Acceptance and change

I may have triggered something with my previous blog about difference and repetition, something about duality and the power of this concept. Duality here is taken in its more common sense of the observation that opposite things seem to keep each other in balance and complement each other. Duality as in the intertwining of the Yin and Yang in Eastern culture, as in life and death, where death means the end of life but also gives its meaning to life. A duality so well expressed in the famous drawings of Esher, where the opposites (for example below angels and demons) are actually defining one another in the most literal sense. And after having pondered the dual movement of difference and repetition, I am now playing with some thinking around change and acceptance. Let’s do some Eshering of these concepts, shall we?

Coaching is about knowing oneself and it is about changing things around. My clients come to me because they believe they could benefit from changing some things in how they are at work and become better at what they do, often, better at leading others. And in our work, we do talk a lot about how, in front of a given situation, it is the force of habit that’s guiding our conduct rather than a good pondering of what would be best. And at the start there is the consideration that if my client wants a different outcome he must change something: if I keep doing the same things, it is likely that I’ll keep getting the same results: a simple but powerful postulate in the coaching work. Yet, in looking at things this way, we may overlook this other important ingredient in the coaching work, which is: acceptance. Sometimes, it is not about creating change but accepting that things are what they are. Actually, this piece of work may yield the most results. We are, particularly in our modern societies, the makers of our own lives. We are summoned to make our biographies outstanding and unique. In this context, being in the action and wanting to change something comes naturally, accepting that things are as they are, less so.

It all starts really with knowing oneself. I often propose my clients to collect some 360 degrees feedback from their colleagues and rendering this feedback generally triggers interesting conversations about who my client is at work. And in this conversation, if we are able to bracket our judgement and really accept to draw a portrait of the client that best reflects his being at work, we often establish something that helps us understanding better what is working well and what is more difficult. Duality is helping greatly in this exercise too: oftentimes it is the strongest quality of my client that also creates his challenge: it is because Peter is holding very high standards in delivery that he is so reliable, yet it also means that he may be more challenged keeping tight deadlines and managing many tasks. Dorine is an excellent team player, she listens intensely and shows great empathy, but this very quality makes it difficult for her to keep her own boundaries. David is extremely driven and able to achieve good results in the most challenging circumstances, yet his very outspoken personality makes it difficult for him to see value in different characters and hence to excel in team work.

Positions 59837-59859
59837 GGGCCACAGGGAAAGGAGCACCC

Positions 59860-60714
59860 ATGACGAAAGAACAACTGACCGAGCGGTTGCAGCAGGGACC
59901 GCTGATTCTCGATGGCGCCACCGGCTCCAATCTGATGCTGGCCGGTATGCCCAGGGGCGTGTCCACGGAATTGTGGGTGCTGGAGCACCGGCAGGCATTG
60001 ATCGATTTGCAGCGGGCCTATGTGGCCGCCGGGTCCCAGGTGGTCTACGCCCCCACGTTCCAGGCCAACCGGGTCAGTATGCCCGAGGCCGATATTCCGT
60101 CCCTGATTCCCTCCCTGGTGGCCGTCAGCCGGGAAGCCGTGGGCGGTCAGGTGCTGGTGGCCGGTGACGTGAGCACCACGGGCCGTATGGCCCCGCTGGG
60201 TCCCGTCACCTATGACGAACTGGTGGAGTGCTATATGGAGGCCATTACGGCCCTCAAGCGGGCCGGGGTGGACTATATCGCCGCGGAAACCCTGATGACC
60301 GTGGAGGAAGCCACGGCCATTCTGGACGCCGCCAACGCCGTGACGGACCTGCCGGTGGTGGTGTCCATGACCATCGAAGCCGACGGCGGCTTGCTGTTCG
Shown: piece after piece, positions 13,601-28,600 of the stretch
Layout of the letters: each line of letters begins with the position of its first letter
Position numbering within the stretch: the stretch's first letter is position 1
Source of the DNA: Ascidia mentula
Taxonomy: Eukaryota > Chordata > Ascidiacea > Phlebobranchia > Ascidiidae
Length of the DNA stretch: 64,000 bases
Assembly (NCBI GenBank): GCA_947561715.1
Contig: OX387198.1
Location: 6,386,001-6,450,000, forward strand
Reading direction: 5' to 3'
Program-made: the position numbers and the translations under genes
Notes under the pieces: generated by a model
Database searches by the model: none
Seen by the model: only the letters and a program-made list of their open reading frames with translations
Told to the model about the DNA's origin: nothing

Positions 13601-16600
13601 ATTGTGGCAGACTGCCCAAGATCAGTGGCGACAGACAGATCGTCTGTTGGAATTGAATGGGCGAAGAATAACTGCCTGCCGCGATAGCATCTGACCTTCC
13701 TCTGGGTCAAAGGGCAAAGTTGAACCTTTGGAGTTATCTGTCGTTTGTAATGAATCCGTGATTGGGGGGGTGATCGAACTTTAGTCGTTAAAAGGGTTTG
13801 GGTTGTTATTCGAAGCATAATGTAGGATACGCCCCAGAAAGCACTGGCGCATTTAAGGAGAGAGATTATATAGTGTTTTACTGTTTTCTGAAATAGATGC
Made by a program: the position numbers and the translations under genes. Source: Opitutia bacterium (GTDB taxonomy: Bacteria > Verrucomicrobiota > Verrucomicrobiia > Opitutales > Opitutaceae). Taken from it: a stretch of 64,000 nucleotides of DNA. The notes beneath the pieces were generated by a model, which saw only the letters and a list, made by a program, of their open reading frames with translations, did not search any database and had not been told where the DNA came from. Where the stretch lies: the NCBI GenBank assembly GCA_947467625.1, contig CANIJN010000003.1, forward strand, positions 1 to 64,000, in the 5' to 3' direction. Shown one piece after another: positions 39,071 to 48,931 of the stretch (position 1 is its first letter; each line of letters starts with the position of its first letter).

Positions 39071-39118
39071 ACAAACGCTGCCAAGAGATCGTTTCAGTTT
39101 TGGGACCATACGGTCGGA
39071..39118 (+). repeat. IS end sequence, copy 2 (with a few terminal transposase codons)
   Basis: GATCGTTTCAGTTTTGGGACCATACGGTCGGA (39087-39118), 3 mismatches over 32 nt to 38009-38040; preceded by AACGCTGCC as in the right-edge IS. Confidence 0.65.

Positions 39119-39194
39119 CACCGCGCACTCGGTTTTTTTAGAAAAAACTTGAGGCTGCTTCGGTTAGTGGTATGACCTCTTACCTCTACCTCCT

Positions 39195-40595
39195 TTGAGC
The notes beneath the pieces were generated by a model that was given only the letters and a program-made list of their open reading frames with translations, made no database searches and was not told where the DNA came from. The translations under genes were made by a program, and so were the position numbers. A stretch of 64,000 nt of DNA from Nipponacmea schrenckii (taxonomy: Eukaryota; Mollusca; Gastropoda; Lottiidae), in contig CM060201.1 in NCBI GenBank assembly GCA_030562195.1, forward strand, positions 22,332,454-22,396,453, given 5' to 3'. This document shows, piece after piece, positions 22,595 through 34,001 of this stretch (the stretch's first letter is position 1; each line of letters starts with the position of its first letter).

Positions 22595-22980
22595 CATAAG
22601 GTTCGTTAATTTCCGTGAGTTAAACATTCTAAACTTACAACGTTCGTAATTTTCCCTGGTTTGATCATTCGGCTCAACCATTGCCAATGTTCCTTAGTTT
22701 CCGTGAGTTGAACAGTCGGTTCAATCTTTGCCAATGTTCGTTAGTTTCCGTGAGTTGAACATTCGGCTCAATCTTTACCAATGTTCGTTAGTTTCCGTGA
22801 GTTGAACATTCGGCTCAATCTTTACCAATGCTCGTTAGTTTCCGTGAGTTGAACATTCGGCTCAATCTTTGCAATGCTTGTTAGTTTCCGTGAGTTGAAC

I have noticed that it is at least as important to determine what are the strengths in one’s way of working as it is to look at possible developments, and it is often a game changer and a liberating experience to see how the two are related because this understanding creates acceptance. Once my client has a better understanding of his personality and how it drives a large number of behaviors, he is better able to see things holistically and make real choices about who he wants to become. Seeing how particular competencies create their own shadow side, which we may or not see as a weakness in a given context, can help my client understand who he is and accept himself better. Then, but I am tempted to say only then, comes the time to devise what could be changed. Knowing oneself better, accepting ourselves in our infinite differences, is therefore more than half the work and it creates this liberating view that things are not wrong, they are what they are, often as a consequence of precious skills we have developed. As in Esher’s drawing, the contours of the angel are outlining the devil. Duality: I told you.

We spend a considerable amount of our time pondering our lives and in this pondering we often wish things were different. And this little voice in our head, this voice that has acquired an almost dictatorial power in this Risk Society (inn the words of Ulrich Beck), is generally prompt in criticizing our own doing. Looking at our strengths comes less naturally, yet it is the key to seeing ourselves more holistically and with that comes acceptance. It is then from a much better place, a place where we stand in the stronghold of all these things we do well, that we look at those things we could change without losing any of our unique qualities.